Joy Luck Club-ish? An immigrant story

Posted on April 25, 2009 by


A story for Claire Light’s ‘Joy Luck Hub’ Blog Carnival:

I made the decision to move to the United States in increments. At first I was going to stay a month, then three, then I found myself the lead singer of a rock n roll band and decided to stay. Now I’ve been in the country six years; the band doesn’t exist anymore but I’ve lived in five cities (in two states) since opting to stay in Orange County.

When I first moved here, my aunt would always try to make me feel better by saying, “Of course, moving is always hard. When I moved, we didn’t have a dining table for a YEAR. We ate on a balikbayan box (the cardboard box most Filipinos use to ship goods back to the Philippines) every night for dinner.”

My grandmother’s father was American. He was Jewish (Bergen from NJ), and he had an iron business in Manila before the war. His common-law wife, my grandma’s mom, was Filipino. Bergen left my Lola in the Philippines during World War 2 in the care of his Spanish foreman. He never came back, so Alfredo Mojica  adopted my grandmother and raised her to be a good Catholic girl in Sampaloc, Manila. She met and married my grandfather, then had four kids.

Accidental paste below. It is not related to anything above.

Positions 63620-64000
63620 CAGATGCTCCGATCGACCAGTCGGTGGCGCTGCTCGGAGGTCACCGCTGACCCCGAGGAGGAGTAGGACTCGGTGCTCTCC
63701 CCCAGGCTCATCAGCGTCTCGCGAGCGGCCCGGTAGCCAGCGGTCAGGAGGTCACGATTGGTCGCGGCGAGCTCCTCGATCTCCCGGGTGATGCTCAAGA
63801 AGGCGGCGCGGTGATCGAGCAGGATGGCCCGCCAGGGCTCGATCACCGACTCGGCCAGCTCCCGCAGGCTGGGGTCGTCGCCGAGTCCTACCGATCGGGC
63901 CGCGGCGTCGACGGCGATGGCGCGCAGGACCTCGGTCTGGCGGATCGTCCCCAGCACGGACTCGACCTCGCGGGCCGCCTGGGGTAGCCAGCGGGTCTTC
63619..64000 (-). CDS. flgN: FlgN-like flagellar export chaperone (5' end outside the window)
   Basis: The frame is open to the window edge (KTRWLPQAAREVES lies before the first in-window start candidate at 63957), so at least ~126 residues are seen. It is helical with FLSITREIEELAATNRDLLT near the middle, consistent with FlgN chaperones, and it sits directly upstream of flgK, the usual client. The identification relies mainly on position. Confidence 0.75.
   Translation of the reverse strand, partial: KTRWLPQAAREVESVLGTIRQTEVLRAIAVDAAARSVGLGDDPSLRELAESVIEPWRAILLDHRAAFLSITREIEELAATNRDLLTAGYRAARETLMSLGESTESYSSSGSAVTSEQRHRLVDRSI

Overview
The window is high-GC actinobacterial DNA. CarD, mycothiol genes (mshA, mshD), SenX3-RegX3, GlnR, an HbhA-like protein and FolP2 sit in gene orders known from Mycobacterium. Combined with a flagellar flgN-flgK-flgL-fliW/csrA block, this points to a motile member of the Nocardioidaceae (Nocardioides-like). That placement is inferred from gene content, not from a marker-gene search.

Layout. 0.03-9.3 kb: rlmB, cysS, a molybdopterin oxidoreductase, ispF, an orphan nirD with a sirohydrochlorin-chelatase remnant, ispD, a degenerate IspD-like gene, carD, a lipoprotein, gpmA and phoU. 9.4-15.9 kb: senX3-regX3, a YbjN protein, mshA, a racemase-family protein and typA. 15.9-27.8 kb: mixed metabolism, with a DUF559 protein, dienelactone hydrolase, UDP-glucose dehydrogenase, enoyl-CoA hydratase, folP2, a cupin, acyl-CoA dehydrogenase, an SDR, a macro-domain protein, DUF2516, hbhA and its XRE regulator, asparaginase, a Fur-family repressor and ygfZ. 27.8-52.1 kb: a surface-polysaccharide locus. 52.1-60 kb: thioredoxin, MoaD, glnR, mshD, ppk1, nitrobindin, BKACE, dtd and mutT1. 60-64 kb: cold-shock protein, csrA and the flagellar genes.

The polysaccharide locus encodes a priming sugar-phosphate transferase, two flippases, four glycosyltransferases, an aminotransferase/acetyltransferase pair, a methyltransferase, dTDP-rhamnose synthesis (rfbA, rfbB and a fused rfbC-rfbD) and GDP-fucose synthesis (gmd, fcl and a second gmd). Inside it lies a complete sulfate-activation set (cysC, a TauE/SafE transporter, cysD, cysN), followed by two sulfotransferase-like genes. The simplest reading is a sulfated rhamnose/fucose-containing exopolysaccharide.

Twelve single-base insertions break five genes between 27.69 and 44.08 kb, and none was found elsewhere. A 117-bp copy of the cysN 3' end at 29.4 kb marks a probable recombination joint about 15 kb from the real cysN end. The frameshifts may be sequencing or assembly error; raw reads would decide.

Most of my family then moved to the United States incrementally, too. First to move were my great-aunts; nurses, wives of soldiers, during and after World War 2. Then my mom’s sister fled a bad marriage in the 80s; this was the balikbayan box aunt. With her two boys, she settled where my great-aunts lived, in California. In 1986 another aunt married an American and moved to New Jersey. Then my grandmother decided to live in both countries depending on the weather, then another aunt settled in NYC. That was it, until me. Then my sisters moved (one to Milwaukee, one in Cali), then my cousins went to school in Boston, then California as well..

we r all babes
Now, everyone lives in the United States except for my mother; she prefers the chaos of Manila, the bendable rules, the awesome food, the household help, the absurdity of the traffic, politicians, corruption, pollution, poverty. I don’t want her to be alone, so I’ve been making plans to move back to the Philippines, incrementally, again.